David's criticism about a lack of rules is less understandable to me, especially given that he has watched each episode at least twice. Really his concern isn't about a lack of rules per se, but that the show presented a weapon and provided no limits to its power, which in turn weakens the show's dramatic tension. Here's a refresher of the relevant events (note this is TV only); see if any limits or rules regarding the shadow baby jump out at you:
S2E2 "The Night Lands"
- Melisandre sees Stannis fretting over his situation map, and tells him she sees how to defeat Renly. But to do that, he must give "all of himself" to the Lord of Light. She promises him a son, and and their lovemaking scatters the war pieces in fiery symbolism.
S2E4 "Garden of Bones"
- Melisandre: "Look to your sins Lord Renly; the night is dark and full of terrors."
- Stannis calls on Davos to row the 'Red Woman' ashore: "No one must know what you do, and we'll never speak of this again." Davos says there must be 'cleaner' ways; Stannis replies, "None that win wars."
- Davos rows Melisandre ashore in the cover of night. She says things like "a man is good or he is evil" and "shadows...are the servants of light; the children of fire." No doubt this is idle rowboat chatter, however.
- Melisandra reveals her swollen belly and births a shadowy creature as the flames flare in Davos' lantern.
S2E5 "The Ghost of Harrenhal"
- Later that night, the shadow creature appears in Renly's tent, stabs Renly through the heart, and disappears, having ignored everyone else. The creature also displays a pate with a distinctive sheen.
- Davos confronts Stannis the next day and says, "Nothing is worth what this will cost you, not even the Iron Throne." Changing tack, Davos councils Stannis that his men are uneasy with Melisandre's foreign religion and that she should not be a part of the attack on King's Landing. Stannis acquiesces to this advice.
When reading over that list, are you left with the sense that the use of Shadow Baby to start killing people wholesale is desirable, let alone possible? Several constraints appear to me:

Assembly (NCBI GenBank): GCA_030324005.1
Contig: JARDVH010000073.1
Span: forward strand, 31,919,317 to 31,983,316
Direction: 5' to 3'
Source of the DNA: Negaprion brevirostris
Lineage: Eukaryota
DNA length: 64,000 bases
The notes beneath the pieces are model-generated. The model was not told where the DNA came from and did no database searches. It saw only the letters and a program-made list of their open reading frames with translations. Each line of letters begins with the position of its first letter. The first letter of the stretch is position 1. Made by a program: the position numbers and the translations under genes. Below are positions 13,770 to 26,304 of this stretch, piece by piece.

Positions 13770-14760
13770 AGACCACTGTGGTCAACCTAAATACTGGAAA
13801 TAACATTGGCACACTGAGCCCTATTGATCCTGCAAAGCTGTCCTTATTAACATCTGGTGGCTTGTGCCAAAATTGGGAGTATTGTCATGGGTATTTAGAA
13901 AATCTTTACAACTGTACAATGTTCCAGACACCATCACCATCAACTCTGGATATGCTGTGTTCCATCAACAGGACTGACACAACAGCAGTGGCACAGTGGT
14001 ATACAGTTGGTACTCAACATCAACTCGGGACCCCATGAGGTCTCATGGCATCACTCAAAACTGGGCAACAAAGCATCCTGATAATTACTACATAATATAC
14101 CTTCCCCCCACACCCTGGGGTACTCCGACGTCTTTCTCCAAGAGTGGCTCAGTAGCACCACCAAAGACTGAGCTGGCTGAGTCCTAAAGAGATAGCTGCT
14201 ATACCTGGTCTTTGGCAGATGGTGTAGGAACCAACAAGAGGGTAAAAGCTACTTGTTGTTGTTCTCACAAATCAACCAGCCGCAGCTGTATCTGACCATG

- Religious constraints: Shadow baby doesn't touch anyone else in the encampment and seems to die like a honeybee after delivering its sting. That and Melisandre's comments to Renly, Davos, and Stannis imply that shadow baby is a single-purpose weapon against specific, 'sinful' people.
- Physical constraints: The shadow baby is the process of copulation, gestation, and birth. It seems there's at least a few days in turn-around for shadow baby production and if anything the show presents it as something that can't happen regularly Consider also that the 'baby' is in fact a shadowy version of a full-grown Stannis, not some amorphous blob like its TV forebear the smoke monster, implying it's more a part of Stannis than merely his progeny.
- Environmental constraints: Melisandre is rowed ashore at night (which is full of terrors). Any one of the following could be inferred: shadow baby can't travel during daylight; shadow baby can't travel across long distances; shadow baby can't travel across water.
- Cultural/karmic constraints: Even if you want to dismiss the first three as speculative, this one is explicit and thematically important: over and over Stannis' use of the the Shadow Baby is presented as a dirty tactic that will lose him respect from his men and perhaps even bring retribution from the gods Stannis has forsaken; even if we don't know what form these costs will take, Davos explicitly says they will outweigh the benefits.
It would be hard for a repeat watcher like David to miss Davos' warnings, so I suspect he's dismissing them as unimportant because they're not binding. This misses both the reality of soft constraints in the real world, but more importantly, it misses one of the key ideas about power the show puts forth. According to Varys, "Power resides where men believe it resides. It's a trick--a shadow on the wall." In the world of Game of Thrones, power isn't measured by the size of your army or your purse, but how everyone else perceives you. That's what puts shadow baby in a corner.